Wellbeing Secrets: Effects Of Stress On The Heart

When your body perceives you are under threat, it turns into fight-or-flight mode and increases stress. Acute stress can help you respond to an emergency in the short term, but long-term stress can seriously harm your heart. Ian Weisberg, a renowned cardiologist, highlights the need to comprehend the complex connection between stress and heart health. The following are some ways that stress, sometimes known as the “silent killer,” can seriously harm our cardiovascular system.

Stress and Heart Attacks

Regularly experiencing stress may increase your chance of suffering a heart attack. A person’s amygdala, a brain region responsible for managing anxiety, signals the bone marrow to make more white blood cells during stressful times. This may result in arterial inflammation, raising the possibility of a heart attack. According to the American Heart Association, stress leads to a higher risk of diseases like hypertension, heart attacks, and stroke. Dr. Ian Weisberg

Stress and Heart Disease

Another heart issue stress can cause is poor blood supply to the heart muscles. With this disorder, sufficient blood or oxygen doesn’t reach the heart. Furthermore, prolonged stress may affect the blood clotting process. It raises the blood’s stickiness and stroke risk.

Stress and Heart Palpitations

Heart palpitations, or heart arrhythmia, are brief episodes in which the heart feels hammering, beating erratically, or fluttering. They are not a significant issue most of the time. Numerous emotional and psychological conditions, including stress, anxiety, trepidation, excitement, and panic attacks, can cause heart palpitations.

Stress and High Blood Pressure

Stress triggers the body to release a barrage of hormones that constrict blood vessels and accelerate the heartbeat, which can momentarily elevate blood pressure. According to the National Institute of Health, tension and stress may increase blood pressure when it occurs frequently. On the other hand, heart disease risk factors like anxiety and depression, as well as stress-related behaviors like smoking, binge drinking, and consuming junk food, elevate blood pressure.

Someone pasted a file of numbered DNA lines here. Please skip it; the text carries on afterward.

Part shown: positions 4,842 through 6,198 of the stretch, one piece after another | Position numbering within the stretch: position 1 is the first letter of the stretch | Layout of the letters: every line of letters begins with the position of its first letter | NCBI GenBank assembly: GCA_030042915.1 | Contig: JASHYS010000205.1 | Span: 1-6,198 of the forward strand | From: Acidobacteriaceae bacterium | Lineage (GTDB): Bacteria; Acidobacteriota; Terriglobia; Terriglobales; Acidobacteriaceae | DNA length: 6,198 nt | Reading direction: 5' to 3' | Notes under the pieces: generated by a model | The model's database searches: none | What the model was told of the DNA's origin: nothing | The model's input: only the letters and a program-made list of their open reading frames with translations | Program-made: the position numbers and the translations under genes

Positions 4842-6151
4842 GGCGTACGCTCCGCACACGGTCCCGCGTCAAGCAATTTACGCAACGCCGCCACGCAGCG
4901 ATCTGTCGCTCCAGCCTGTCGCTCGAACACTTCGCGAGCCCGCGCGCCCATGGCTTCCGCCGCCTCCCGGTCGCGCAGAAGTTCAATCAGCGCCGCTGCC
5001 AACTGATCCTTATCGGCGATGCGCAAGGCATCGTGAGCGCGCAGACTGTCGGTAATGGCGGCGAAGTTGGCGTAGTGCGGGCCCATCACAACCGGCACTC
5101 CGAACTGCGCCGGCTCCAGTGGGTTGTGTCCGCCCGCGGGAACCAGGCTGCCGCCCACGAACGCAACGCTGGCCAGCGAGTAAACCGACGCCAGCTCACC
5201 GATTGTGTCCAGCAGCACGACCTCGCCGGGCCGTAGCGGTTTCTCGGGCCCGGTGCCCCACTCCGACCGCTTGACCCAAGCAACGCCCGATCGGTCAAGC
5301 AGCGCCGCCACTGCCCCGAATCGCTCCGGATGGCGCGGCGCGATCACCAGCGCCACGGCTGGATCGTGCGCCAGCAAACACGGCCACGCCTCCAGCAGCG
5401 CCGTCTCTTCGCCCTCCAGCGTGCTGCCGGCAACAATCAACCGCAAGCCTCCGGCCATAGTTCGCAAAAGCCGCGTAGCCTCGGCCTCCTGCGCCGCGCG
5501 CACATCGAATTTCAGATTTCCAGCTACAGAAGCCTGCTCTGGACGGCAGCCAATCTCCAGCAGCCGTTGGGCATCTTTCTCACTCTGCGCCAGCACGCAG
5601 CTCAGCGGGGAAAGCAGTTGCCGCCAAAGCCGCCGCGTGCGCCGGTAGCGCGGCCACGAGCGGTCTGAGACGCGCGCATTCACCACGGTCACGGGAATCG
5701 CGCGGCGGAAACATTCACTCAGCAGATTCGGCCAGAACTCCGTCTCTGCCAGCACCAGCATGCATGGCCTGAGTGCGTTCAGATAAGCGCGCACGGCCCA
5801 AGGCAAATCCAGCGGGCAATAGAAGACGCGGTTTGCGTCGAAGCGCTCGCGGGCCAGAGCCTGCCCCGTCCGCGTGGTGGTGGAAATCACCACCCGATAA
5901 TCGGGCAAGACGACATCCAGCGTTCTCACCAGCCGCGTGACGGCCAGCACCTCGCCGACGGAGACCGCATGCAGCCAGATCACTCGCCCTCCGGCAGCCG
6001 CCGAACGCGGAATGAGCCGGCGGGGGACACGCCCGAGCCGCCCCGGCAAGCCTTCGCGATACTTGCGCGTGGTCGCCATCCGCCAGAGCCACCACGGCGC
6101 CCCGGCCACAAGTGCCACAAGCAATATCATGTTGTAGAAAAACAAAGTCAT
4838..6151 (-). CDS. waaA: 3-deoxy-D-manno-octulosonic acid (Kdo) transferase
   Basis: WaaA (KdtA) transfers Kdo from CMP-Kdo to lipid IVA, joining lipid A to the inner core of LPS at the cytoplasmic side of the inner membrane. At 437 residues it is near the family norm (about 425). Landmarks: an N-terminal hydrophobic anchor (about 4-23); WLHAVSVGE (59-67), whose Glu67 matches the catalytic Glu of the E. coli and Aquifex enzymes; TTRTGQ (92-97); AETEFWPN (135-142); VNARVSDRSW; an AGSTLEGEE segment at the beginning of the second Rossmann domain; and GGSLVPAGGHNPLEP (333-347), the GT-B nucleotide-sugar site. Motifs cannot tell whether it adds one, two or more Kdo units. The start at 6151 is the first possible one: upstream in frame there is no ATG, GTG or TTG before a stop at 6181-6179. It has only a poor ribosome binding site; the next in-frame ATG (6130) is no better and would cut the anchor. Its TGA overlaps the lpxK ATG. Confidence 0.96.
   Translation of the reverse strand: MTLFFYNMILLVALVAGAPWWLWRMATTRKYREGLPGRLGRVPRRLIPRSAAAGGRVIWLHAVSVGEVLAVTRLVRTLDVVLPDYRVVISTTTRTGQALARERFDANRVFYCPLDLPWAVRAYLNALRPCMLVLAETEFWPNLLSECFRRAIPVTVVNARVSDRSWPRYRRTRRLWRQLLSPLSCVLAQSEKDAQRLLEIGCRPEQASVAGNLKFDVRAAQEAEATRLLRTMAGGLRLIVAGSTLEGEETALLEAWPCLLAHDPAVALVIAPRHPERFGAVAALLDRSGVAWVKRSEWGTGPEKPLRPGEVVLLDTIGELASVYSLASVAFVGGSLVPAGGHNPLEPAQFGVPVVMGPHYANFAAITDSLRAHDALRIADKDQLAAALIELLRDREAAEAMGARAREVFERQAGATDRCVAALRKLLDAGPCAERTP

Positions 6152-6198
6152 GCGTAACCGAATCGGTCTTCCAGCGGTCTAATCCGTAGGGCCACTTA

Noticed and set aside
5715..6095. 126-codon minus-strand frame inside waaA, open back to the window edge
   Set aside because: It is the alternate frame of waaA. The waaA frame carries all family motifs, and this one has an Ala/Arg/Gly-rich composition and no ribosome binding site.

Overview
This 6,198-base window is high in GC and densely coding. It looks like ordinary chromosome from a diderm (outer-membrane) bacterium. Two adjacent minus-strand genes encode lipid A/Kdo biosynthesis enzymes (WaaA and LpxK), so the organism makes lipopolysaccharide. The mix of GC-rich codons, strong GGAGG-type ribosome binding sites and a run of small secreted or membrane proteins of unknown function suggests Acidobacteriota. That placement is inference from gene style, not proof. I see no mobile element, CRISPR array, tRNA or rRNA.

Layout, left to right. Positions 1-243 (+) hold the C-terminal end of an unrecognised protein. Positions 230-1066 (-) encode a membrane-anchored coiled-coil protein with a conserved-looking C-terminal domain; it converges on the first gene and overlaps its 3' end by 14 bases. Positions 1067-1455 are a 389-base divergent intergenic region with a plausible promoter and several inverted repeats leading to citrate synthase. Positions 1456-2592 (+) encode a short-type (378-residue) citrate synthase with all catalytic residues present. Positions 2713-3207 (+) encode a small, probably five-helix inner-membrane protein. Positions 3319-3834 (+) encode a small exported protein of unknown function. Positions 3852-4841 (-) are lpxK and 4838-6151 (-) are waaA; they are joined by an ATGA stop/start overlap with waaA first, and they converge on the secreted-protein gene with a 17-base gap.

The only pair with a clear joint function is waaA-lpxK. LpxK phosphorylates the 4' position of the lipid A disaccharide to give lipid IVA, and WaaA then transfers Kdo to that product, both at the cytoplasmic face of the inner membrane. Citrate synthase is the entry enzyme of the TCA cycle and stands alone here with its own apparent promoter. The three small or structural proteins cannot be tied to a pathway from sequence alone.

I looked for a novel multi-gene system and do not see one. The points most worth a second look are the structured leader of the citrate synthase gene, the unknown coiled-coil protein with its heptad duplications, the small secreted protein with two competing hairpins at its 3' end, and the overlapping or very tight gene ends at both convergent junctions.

How to Lower Your Stress Level

You need to stay active. Every time we work out, our bodies release endorphins, which improve our happiness. Frequent exercise helps strengthen your heart, lower your blood pressure, in addition to helping you cope with stress. Exercise doesn’t have to be strenuous to be effective – walking, playing sports, or swimming can all be relaxing ways to decompress.

Don’t forget to make time to sleep. According to the American Psychological Association, elevated stress levels can cause problems falling asleep. Seven to nine hours of sound sleep might help you wake up with a more resilient attitude and be more prepared to handle stress when it arises. 

Additionally, as Dr. Ian Weisberg emphasizes, learn to switch off. If your life is too hectic, it may be time to take a little break. This entails removing oneself from emails, TV shows, and social media feeds that have the potential to take over our day. You should also always appreciate the heart-healthy benefits of laughter. Laughter decreases levels of stress hormones and lessens artery inflammation.

Lastly, consult a specialist. Speaking things out can be beneficial, particularly when professional advice from licensed practitioners is involved. While the problem may not completely disappear, talking with a counselor or therapist dramatically reduces stress levels.

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